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Knowing Family Health History Could Save a Young Life

Knowing Family Health History Could Save a Young Life

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Dr. Kim Mulvihill ReportingThe sudden death of a young athlete can cause great concern among parents, coaches, and teammates. Some may ask about the need for more comprehensive screening before children are allowed to compete. Dr. Kim Mulvihill says the first thing parents need to know is that sudden cardiac death among kids is very rare.

Celtics star Reggie Lewis, Washington Sophomore Kayla Burt, and Berkeley high school student Nic Rotolo all had cardiac conditions. All died except for Burt. Her teammates saved her life with CPR.

Kayla Burt, University of Washington: “They are my sisters for life and I couldn’t ask for anything more, ever.”

Just recently, nine-year-old Ariana Williams also died from a cardiac condition. The vast majority of young athletes who suddenly die, die from a heart problem.

Amy Sehnert, M.D., UCSF Pediatric Cardiology: “A third of the time, sudden athlete deaths are due to cardiomyopathy, 80 percent which are genetic.”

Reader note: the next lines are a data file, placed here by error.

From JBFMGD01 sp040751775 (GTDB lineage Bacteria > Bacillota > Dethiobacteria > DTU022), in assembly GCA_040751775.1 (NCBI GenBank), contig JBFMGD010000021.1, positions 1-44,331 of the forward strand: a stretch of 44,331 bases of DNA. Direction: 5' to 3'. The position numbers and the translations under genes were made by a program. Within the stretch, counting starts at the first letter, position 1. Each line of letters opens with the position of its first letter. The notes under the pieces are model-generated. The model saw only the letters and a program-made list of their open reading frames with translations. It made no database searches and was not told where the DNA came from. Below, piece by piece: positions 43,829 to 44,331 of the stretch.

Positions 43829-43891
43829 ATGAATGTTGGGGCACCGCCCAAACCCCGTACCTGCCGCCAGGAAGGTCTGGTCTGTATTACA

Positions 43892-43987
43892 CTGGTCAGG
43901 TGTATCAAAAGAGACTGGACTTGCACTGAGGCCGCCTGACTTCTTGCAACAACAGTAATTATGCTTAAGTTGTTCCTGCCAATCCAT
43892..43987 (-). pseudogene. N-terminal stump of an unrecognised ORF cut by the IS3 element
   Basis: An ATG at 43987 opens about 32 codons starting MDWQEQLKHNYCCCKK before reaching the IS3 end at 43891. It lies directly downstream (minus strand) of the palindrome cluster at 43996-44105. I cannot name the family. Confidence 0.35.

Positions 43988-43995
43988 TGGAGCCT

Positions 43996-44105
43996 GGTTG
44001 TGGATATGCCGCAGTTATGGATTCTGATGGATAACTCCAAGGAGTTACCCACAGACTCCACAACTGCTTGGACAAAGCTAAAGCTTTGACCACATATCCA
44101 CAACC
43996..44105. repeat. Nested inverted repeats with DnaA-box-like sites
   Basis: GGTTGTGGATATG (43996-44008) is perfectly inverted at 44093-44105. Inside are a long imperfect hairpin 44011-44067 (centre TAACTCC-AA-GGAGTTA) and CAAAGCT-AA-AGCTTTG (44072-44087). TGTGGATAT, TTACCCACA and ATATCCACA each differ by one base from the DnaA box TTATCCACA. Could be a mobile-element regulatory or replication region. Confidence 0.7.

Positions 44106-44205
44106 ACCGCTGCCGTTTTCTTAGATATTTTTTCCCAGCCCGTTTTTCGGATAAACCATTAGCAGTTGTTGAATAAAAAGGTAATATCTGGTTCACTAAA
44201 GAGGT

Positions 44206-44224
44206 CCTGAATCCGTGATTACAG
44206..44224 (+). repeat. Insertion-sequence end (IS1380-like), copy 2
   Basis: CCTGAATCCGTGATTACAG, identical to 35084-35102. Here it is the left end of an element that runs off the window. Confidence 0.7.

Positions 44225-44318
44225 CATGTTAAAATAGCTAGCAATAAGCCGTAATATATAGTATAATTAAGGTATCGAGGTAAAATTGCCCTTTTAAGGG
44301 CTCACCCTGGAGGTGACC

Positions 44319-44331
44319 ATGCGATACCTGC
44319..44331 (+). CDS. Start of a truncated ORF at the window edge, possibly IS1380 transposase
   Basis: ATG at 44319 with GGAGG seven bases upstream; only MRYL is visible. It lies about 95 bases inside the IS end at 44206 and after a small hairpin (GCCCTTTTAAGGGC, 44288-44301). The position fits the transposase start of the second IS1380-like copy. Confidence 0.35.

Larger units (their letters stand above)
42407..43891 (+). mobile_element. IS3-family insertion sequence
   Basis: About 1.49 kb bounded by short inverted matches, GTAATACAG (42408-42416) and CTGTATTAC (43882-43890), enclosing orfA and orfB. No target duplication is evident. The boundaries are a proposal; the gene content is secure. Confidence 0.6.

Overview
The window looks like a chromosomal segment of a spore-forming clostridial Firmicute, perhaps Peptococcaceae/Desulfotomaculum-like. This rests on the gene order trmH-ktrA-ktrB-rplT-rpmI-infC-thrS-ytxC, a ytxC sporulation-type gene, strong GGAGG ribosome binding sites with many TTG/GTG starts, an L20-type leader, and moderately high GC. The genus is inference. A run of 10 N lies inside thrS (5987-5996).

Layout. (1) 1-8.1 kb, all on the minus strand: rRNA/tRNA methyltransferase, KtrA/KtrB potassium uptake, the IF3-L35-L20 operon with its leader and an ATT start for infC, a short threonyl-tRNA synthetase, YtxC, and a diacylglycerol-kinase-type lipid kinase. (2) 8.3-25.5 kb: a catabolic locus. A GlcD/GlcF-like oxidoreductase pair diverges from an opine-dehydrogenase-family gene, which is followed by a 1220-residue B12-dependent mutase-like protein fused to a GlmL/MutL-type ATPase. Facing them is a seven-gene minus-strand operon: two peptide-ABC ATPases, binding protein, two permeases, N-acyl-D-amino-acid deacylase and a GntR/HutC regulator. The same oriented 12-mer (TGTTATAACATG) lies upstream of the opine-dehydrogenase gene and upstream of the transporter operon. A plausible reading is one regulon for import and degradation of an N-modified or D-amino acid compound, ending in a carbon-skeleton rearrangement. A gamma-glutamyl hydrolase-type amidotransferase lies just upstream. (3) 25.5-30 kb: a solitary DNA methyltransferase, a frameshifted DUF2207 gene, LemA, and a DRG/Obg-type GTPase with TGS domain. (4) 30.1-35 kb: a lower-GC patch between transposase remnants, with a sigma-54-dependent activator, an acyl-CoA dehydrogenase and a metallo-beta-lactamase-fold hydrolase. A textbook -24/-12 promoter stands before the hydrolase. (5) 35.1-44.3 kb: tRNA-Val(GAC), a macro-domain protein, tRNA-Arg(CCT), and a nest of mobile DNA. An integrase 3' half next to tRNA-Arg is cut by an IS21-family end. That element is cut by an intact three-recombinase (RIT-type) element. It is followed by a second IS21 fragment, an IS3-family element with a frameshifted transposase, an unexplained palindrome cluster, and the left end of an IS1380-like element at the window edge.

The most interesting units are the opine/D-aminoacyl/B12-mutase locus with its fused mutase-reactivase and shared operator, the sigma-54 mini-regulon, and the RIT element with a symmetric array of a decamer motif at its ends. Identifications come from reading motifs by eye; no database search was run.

Pediatric cardiologist Amy Sehnert of UCSF says in addition to cardiomyopathy, Marfan Syndrome and long QT Syndrome can also cause sudden death. The majority of these cases are genetic.

With roughly five million children and teenagers playing sports, these tragedies are extremely rare -- 10 to 13 cases a year are reported in the US each year.

But the cost of screening all young athletes for such rare heart problems would be prohibitively expensive. It would cost four million dollars and require two hundred thousand echocardiograms - just to find one case of cardiomyopathy. However, there is simpler way:

Amy Sehnert, M.D.: "Just taking a family history for those diseases I've mentioned is the best way to capture the group that's highest at risk.”

Knowing your family history and telling a doctor is key. The doctor can also examine a child for a cardiac murmur. These two steps may lead to a referral to a pediatric cardiologist. Parents also need to examine their kids.

Amy Sehnert, M.D.: "Just paying attention to how the kid looks out there and reminding them if they have any symptoms that feel funny.”

Many kids may not tell you the truth if they're having symptoms because they don't want to miss out, so be sure to ask them and watch them.

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